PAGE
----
Okay, maybe not all of it, but part of it. Shoot for all of it. Why not?
The terrible power of group dynamics
Several studies have shown that when people are in a crowd, they don’t help crime victims. Or they are much, much less likely to.
Why should I? they think. Somebody else will. There’s a whole crowd of people here. One of them is more capable, trained, not fearful, maybe even a superhero… So I’m not needed. I’m not good enough. I’m not responsible.
It’s the “somebody else will” excuse, and when there are other people around, we use it.
I use it when it’s just ONE more person around.
When Joe’s at work, and Lily creates nuclear waste in her diaper, I don’t hesitate. I get on that business as quick as possible because it’s foul and must be contained before we all die from the fumes.
When Joe’s home, though… Even if he’s busy… Or asleep… Or, like, outside, deeply involved in yard work… I’ll hesitate. I’ll look around, look for him, look for him to be more responsible than me. (Who wants to be responsible for poopy diapers? NO ONE.)
So there’s my own example of group dynamics and the temptation to blow off personal responsibility. Deeply touching, I know.
If you don’t, nobody else will.
The habit of telling ourselves, “It’s not my responsibility,” turns us all into perpetrators.
No, we’re not ALL responsible for fixing EVERY wrong thing. But we are ALL responsible for SOME things. At least ONE thing. When we buy into the It’s-not-my-problem crap, we quit doing even the one thing.
I believe we all have missions, callings, gifts. Even if you don’t believe in any sort of Divine spark or plan or destiny in your life, at least you can agree with me that we uniquely suited – due to our DNA, our personalities, our upbringing, our talents, our education, our experience, and so on – for different lives. You are only good at your life, and I am only good at mine.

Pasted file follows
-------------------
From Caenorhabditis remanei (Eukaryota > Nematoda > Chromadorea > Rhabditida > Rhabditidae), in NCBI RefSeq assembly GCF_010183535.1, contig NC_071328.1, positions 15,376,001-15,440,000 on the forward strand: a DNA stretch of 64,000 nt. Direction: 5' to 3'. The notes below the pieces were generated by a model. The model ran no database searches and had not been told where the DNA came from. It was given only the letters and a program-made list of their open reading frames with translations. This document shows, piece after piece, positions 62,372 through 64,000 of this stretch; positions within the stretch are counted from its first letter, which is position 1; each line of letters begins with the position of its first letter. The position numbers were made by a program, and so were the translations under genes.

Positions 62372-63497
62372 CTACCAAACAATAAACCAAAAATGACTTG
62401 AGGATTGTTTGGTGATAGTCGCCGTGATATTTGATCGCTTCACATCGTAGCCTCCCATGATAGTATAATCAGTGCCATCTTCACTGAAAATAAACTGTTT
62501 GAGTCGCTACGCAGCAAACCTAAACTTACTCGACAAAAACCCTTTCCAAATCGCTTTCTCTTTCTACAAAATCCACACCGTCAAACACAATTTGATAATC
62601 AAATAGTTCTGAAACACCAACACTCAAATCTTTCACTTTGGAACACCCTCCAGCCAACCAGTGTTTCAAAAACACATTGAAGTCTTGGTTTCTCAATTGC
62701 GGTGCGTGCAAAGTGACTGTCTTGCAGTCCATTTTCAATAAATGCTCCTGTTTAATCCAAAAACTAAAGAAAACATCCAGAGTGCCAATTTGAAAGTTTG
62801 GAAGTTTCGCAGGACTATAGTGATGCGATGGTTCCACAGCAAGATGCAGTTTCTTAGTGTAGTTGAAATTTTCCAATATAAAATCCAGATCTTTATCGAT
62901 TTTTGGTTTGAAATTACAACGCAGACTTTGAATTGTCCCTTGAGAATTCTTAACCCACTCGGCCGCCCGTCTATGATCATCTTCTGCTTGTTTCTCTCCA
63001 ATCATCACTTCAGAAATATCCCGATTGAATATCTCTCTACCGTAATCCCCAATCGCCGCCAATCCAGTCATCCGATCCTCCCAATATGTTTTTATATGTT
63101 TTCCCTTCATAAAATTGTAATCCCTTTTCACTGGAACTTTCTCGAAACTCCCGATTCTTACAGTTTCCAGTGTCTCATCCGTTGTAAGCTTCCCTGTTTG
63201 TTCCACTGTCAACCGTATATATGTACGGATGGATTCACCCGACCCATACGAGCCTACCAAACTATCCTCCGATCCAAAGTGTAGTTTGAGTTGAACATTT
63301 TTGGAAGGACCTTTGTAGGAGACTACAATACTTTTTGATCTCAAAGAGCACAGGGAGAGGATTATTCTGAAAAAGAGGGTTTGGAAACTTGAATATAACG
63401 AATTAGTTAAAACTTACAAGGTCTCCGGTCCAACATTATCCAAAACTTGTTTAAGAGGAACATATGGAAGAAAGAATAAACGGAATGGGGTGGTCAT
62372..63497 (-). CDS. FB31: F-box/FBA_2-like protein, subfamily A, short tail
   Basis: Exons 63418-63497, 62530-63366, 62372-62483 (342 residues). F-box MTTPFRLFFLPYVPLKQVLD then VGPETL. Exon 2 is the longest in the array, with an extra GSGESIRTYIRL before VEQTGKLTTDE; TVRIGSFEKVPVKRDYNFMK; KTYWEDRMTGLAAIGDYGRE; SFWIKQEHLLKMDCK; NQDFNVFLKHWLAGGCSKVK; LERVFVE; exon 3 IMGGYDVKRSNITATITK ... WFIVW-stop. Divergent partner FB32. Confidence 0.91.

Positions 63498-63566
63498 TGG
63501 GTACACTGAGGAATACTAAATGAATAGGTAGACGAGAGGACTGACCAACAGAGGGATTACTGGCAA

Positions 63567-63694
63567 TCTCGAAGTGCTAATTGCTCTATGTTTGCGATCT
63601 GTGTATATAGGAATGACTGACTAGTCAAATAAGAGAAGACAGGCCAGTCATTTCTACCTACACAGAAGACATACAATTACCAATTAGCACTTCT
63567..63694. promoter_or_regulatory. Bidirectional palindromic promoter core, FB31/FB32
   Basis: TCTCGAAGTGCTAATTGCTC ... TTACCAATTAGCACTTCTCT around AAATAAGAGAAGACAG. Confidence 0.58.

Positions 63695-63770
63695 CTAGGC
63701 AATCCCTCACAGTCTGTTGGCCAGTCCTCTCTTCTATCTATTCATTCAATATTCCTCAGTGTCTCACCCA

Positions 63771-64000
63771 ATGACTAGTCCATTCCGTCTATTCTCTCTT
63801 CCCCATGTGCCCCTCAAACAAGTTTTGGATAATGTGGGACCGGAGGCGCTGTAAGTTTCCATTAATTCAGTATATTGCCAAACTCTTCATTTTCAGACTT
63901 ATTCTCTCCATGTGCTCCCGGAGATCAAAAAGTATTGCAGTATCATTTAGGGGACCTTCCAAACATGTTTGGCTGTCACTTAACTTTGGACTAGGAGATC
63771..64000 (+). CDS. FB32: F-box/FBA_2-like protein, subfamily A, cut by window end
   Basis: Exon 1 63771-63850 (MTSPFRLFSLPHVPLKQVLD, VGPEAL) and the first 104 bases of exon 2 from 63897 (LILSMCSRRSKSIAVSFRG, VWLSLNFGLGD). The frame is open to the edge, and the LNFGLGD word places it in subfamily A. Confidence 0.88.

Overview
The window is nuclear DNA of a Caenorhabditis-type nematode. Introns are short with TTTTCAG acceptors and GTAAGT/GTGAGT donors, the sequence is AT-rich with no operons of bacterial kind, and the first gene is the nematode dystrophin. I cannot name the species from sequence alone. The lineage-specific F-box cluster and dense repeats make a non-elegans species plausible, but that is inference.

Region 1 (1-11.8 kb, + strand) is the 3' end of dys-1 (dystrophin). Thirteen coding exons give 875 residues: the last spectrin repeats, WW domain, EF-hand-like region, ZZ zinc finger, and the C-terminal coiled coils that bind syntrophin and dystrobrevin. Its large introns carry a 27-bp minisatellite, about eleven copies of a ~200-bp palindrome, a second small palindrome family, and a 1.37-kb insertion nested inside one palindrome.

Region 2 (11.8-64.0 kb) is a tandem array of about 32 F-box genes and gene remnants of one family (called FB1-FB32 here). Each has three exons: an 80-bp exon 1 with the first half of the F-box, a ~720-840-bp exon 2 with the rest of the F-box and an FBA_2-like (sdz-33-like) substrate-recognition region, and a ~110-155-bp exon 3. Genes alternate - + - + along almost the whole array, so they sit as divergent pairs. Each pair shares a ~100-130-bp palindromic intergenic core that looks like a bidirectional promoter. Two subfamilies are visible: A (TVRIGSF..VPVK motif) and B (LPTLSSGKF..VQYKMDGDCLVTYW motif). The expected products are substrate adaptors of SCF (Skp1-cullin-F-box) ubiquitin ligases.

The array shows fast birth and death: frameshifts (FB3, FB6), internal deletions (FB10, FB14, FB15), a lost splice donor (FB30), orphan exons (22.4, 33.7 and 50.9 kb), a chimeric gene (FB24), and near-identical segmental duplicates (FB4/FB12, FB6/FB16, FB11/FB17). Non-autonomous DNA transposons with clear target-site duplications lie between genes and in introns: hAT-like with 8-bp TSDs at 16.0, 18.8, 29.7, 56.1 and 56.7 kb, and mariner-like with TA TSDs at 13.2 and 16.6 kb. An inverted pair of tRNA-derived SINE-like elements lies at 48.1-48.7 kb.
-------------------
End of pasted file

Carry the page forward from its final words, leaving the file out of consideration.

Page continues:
And you are the best one for being responsible for what is in your life and what you can effect with your life.
Maybe it’s just your pet. Maybe it’s your neighbors, or a group of friends. Maybe it’s your family: a spouse, parents, a cluster of kids, extended family, strong friends. Maybe it’s people in your church and the ministry work that you do through your church to the poor or hurting or sick in the community.
Maybe it’s your colleagues. Are you the one who remembers their projects, asks about their progress, reminds them that the world does care?
Maybe it’s a mass of faceless, nameless readers.
Doing good means doing your best
It’s not about acting in guilt.
It’s about living wisely, in love.
It’s about realizing there’s more to life than logging as many hours on the couch as you can.
It’s about accepting the common responsibility we all have as members of the human race to improve the human race. We do that by improving ourselves, by being better, by doing better.
We all have a mission
How do you accomplish your mission?
Be the best version of yourself that you can be.
Set your expectations higher.
Change your habits. Quit selling yourself short. Don’t quit halfway again. Don’t give up.
Nourish the dream. Step into that risk and work it, day in and day out, and make it work for you. Be true and real and happy, even if you’re working a minimum wage job that you hate. Doing your best where you’re stuck helps you get unstuck.
Once you’re unstuck, you’ll know how to help the others, who are still stuck. Do it. Help them. Change one thing. Change one life. Encourage at least two dreams with how you live: your dream, and somebody else’s.
At the end, maybe you’ll get to look back and see shiny moments of glory, have a tear-filled moment of knowing you made a difference. Maybe you’ll get a medal, or a song, or a statue.
Probably you won’t.
But I consider that even if I can’t see a viable difference in the world because of my own life, I will be different because I tried. Maybe I can’t measure that effect, but I’ll know it’s there.
And that’s enough.